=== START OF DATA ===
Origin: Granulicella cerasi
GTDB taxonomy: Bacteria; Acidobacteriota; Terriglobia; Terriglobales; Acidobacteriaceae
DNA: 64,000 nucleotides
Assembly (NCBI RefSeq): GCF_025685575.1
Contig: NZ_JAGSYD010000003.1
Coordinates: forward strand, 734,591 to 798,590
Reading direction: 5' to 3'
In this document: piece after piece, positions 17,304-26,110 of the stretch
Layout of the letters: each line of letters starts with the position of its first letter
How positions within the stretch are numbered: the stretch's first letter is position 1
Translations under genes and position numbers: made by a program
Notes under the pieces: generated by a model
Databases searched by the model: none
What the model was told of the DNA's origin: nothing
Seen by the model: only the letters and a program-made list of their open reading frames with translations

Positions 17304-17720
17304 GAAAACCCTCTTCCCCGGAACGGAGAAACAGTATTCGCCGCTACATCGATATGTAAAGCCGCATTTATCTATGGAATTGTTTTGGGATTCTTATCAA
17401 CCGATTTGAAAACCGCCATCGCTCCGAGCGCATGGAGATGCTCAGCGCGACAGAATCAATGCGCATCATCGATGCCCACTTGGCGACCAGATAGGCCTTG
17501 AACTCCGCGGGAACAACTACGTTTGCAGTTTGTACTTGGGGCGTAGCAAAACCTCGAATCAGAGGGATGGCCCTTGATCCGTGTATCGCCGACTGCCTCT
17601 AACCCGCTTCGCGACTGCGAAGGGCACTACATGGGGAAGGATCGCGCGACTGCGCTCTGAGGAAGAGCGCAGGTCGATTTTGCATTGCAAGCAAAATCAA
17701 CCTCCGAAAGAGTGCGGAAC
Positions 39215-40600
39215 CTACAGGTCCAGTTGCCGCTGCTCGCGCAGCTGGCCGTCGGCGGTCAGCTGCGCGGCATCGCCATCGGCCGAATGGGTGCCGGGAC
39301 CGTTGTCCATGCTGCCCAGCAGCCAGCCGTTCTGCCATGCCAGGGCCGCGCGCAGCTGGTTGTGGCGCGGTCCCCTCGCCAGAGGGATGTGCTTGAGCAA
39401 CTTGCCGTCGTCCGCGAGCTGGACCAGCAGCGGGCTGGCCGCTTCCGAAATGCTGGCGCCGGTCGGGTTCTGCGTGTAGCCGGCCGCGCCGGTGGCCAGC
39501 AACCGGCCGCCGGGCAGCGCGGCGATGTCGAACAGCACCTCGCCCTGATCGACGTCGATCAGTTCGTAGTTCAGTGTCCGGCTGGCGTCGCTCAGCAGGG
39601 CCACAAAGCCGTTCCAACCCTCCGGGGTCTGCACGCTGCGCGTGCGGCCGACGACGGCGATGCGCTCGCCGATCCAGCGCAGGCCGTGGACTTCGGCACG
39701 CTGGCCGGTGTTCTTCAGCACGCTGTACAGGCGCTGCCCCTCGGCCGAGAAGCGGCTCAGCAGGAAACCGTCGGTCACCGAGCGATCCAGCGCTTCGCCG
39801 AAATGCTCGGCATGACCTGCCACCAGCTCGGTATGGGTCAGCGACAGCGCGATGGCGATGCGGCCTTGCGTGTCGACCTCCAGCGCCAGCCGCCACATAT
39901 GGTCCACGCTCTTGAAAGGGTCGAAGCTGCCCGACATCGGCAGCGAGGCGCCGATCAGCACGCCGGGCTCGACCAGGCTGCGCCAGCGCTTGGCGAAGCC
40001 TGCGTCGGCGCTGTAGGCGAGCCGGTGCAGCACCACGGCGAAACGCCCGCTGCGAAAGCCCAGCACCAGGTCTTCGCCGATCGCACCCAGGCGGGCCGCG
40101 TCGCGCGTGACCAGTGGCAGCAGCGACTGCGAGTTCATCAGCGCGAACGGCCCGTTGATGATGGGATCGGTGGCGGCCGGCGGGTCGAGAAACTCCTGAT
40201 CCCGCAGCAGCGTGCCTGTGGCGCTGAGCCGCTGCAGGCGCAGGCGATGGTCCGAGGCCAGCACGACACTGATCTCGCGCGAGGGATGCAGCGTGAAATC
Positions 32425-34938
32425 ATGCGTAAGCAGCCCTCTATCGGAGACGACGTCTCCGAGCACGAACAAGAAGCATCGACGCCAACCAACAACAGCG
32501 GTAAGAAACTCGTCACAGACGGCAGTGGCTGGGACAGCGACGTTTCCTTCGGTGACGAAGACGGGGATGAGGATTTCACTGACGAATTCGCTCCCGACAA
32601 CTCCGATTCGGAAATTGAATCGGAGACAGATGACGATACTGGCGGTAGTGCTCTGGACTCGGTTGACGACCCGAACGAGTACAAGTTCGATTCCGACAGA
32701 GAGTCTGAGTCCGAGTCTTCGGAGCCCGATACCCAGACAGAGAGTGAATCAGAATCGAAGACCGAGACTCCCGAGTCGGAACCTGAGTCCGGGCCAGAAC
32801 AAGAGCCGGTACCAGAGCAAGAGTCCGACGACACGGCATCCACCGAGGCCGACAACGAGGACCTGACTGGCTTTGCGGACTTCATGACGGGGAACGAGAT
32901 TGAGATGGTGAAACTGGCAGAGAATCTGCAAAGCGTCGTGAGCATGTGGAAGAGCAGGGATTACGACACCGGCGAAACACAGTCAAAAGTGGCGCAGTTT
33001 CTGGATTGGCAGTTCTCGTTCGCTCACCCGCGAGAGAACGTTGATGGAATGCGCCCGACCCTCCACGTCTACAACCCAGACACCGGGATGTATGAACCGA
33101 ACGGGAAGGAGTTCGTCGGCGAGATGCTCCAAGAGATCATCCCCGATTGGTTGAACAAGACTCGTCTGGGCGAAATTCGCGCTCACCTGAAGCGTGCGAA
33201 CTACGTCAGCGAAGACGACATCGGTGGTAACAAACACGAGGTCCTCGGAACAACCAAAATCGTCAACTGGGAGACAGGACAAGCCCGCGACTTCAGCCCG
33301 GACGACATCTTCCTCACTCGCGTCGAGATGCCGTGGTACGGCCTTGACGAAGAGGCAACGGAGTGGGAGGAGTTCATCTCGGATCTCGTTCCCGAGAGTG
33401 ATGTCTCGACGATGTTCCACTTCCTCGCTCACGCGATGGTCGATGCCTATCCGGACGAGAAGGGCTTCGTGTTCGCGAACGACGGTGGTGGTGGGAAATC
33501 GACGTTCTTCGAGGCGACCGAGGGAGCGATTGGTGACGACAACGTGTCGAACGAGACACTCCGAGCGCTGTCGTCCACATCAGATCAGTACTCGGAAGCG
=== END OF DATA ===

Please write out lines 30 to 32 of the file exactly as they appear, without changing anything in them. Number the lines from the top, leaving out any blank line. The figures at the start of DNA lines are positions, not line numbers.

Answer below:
39901 GGTCCACGCTCTTGAAAGGGTCGAAGCTGCCCGACATCGGCAGCGAGGCGCCGATCAGCACGCCGGGCTCGACCAGGCTGCGCCAGCGCTTGGCGAAGCC
40001 TGCGTCGGCGCTGTAGGCGAGCCGGTGCAGCACCACGGCGAAACGCCCGCTGCGAAAGCCCAGCACCAGGTCTTCGCCGATCGCACCCAGGCGGGCCGCG
40101 TCGCGCGTGACCAGTGGCAGCAGCGACTGCGAGTTCATCAGCGCGAACGGCCCGTTGATGATGGGATCGGTGGCGGCCGGCGGGTCGAGAAACTCCTGAT